The Differences Between Spanish And Mexican Chorizo

The world shares many things, one of which is an affinity for sausage. You can find sausage in most countries, each one defined by its own unique ingredients. Some of them even share a name, like chorizo. Chorizo is a type of sausage found in both Spanish and Mexican cuisine, and they likely share the moniker because the countries share a language — "chorizo" is the Spanish word for "sausage."

Neither Spanish nor Mexican chorizo existed before Spanish explorers came to the Americas. It would take elements from both Spain and the New World to create the foods that are now considered staples in their respective countries. Pork was a major food source in Spain, where it was often cured in order to preserve it. 

The explorers brought pigs with them on their journeys across the Atlantic, and when they discovered a treasure trove of new spices and chili peppers in America, they naturally implemented them into cooking and curing methods they already knew. This is ultimately how both types of chorizo were born. Beyond their origin and a few similar ingredients, though, Spanish and Mexican chorizo are very different from each other. While Spanish chorizo is cured, dried, and ready to eat, you don't dare want to chomp into a raw link of Mexican chorizo.

What is Spanish chorizo?

Already experts in the arts of curing meat, Spanish explorers to the Americas were suddenly able to make new flavors of jamón and sausages based on new, unfamiliar ingredients. Paprika was one of those ingredients, and it became a vital spice in Spanish chorizo for both color and flavor. Spanish chorizo is made from a combination of pork, paprika, garlic, herbs, and wine. 

The mixture is stuffed into casings which are then fermented, smoked, and finally air-cured for up to three months. At this point, it is completely ready to eat, requiring no further cooking. However, do keep in mind that there are some variations of Spanish chorizo, such Spanish soft chorizo and Spanish chorizo semicurado, that need to be fully cooked first before consumption. 

Spanish chorizo is typically made from the neck, loin, jowl, or belly cuts of a pig, and many modern Spanish chorizos use smoked paprika to achieve the signature smoky flavor. With the texture of salami, it is often sliced or cubed and eaten as a tapa along with cheese, bread, and wine. It also makes appearances in soups, pasta, rice dishes, and inside of sandwiches.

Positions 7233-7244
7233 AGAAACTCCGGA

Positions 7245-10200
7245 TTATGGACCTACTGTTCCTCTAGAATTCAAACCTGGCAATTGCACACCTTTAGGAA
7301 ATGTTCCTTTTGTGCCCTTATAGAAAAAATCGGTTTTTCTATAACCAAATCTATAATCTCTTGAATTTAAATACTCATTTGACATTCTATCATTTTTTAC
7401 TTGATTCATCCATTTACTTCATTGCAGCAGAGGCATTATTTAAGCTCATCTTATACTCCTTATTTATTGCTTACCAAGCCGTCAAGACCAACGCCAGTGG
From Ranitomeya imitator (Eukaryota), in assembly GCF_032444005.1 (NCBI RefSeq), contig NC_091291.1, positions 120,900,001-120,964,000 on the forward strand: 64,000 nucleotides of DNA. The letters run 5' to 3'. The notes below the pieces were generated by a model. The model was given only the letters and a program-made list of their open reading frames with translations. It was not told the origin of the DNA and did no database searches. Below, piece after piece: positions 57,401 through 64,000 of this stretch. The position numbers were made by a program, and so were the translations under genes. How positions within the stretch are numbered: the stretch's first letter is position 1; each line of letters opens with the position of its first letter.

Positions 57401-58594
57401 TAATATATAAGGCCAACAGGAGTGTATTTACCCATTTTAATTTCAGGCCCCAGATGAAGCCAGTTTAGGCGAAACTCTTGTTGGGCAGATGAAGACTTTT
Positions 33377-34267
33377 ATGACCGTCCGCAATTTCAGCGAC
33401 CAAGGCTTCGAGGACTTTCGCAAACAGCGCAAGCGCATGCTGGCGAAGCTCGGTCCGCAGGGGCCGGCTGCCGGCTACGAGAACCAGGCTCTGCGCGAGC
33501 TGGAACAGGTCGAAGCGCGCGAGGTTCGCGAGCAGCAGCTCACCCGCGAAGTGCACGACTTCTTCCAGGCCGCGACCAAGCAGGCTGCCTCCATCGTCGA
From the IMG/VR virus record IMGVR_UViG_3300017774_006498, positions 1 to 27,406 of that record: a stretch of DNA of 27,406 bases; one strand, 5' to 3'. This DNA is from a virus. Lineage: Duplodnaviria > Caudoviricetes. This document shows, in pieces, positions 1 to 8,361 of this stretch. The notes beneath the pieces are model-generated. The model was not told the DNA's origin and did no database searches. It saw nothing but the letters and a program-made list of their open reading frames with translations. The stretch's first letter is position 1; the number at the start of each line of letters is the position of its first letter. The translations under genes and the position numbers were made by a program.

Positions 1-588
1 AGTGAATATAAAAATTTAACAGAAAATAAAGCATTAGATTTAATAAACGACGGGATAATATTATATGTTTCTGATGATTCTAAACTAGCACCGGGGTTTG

There are now several different versions of Spanish chorizo, some of them with ingredient variations and different curing methods. For example, chorizo castellano includes oregano, while chorizo andaluz is made with black pepper, cloves, pimentón, and dry white wine. 

What is Mexican chorizo?

In a similar fashion to Spanish chorizo, pork was taken from the explorers and combined with American spices, but instead of paprika, chili peppers were the main ingredient of choice. Ground pork is flavored with chilis, vinegar, garlic, and other spices and put into sausage casings. Extra pork fat is often added to the mix as well. Sometimes the links are fermented, but Mexican chorizo is never cured nor smoked. Since it is sold raw, it must be cooked before it is eaten.

Typically, the meat is removed from its thin casing, broken up into chunks or pieces, and fried in a skillet, similar to the way you'd brown ground beef. Cooked Mexican chorizo is often combined with other foods, such as scrambled eggs and fried potatoes, to make a delicious breakfast. It can also be put into beans, tacos, tortas, and burritos. While mostly made from pork, you can find Mexican chorizo made with beef, and a vegetarian version also exists that you may know as "soyrizo."

Mexican chorizo may have more of a spicy kick than Spanish chorizo, and the texture is completely different, so you might have a hard time substituting one for the other in recipes. Each one shines in its own way, and they should be treasured as two different but delicious ingredients.